Blending 60’s psych-pop (think The Beatles or The Beach Boys) with the the aesthetics of contemporary psych-experimentalism (i.e. Animal Collective or of Montreal), San Francisco-based Painted Palms weave a blissed-out tapestry of rainbow-colored melodies, catchy pop hooks, and heavily textured production on their debut Forever.
In fact, the album’s first official single “Spinning Signs” is likely one of the most colorful songs you’ll hear all year with it’s blend of kaleidoscopic synths, swirling harmonies, and sun-scorched percussion. It’s incredibly catchy and fun too. Similarly, the brightly-hued jam “Empty Gun” is as buoyant and musically upbeat as any song The Cardigans ever recorded – and just as lyrically melodramatic as well: “and when I see the light / I couldn’t turn away / but all I know / is it will tear me all to pieces if I stay.”
Although occasionally cryptic, the lyrics more often than not examine the difficulty of expressing one’s inner thoughts clearly. Indeed, it’s a theme that comes up time and again on the album and which is supported beautifully by the music itself. Indeed, the music at times borders on manic and almost dementedly upbeat with it’s heavy layering and extensive production effects. In other words, there’s a lot going on – which makes it easy to appreciate why one might struggle to express themselves. This is especially evident on songs like standouts “Here It Comes” and “Forever” – both of which are energetically cheerful and addictively strong. Thankfully, Painted Palms have enough restraint to consistently pull pack before taking the melody too far.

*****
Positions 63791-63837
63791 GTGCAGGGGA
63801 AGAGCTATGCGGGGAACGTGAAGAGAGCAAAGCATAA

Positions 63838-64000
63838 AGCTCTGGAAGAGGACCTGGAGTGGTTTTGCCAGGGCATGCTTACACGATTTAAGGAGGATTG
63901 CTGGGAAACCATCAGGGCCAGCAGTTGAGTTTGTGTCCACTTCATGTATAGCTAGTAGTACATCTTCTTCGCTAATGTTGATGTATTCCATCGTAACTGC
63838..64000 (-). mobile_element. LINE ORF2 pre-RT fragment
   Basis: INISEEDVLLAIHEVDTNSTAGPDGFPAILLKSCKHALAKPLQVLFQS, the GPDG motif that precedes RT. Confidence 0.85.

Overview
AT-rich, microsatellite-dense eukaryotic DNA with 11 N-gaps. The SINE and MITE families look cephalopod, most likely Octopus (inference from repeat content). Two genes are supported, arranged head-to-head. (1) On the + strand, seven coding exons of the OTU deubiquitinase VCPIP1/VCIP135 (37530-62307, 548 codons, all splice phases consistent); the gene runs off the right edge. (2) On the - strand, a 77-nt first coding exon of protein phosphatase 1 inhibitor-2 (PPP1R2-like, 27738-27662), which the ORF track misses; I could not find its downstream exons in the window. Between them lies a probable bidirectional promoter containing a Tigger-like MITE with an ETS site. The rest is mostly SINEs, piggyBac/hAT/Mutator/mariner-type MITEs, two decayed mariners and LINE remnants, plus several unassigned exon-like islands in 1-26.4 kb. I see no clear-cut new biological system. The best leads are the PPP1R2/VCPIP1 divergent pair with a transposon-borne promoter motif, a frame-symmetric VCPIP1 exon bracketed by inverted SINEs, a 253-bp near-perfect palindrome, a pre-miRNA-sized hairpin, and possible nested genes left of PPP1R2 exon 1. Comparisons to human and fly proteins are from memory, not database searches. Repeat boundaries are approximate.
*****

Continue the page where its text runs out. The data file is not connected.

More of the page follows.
In fact, the material comes together so well, you’d never know that the duo – cousins Reese Donohue and Christopher Prudhomme – record most of their music independently of one another. Their process, which they’ve utilized since their first EPs, involves Donohue sending a short beat to Prudhomme for some vocals, Prudhomme forwarding the newly evolved groove back to Donohue, and so on until they’ve recorded a finished track.
With their twisting melodies but effortlessly pleasing vibes, I think Forever makes a great Musical Pairings for Kasey’s recipe for Hot, Buttered Pretzels. Sure, the pretzels can never hope to be as brightly colored as Painted Palms’ sonics, but I think that’s OK. Besides, both are hard to resist.
You can grab an early-bird white vinyl (limited to 300 copies) of the album from their Bandcamp. Then head to the Kitchen to read Kasey’s recipe for Hot, Buttered Pretzels.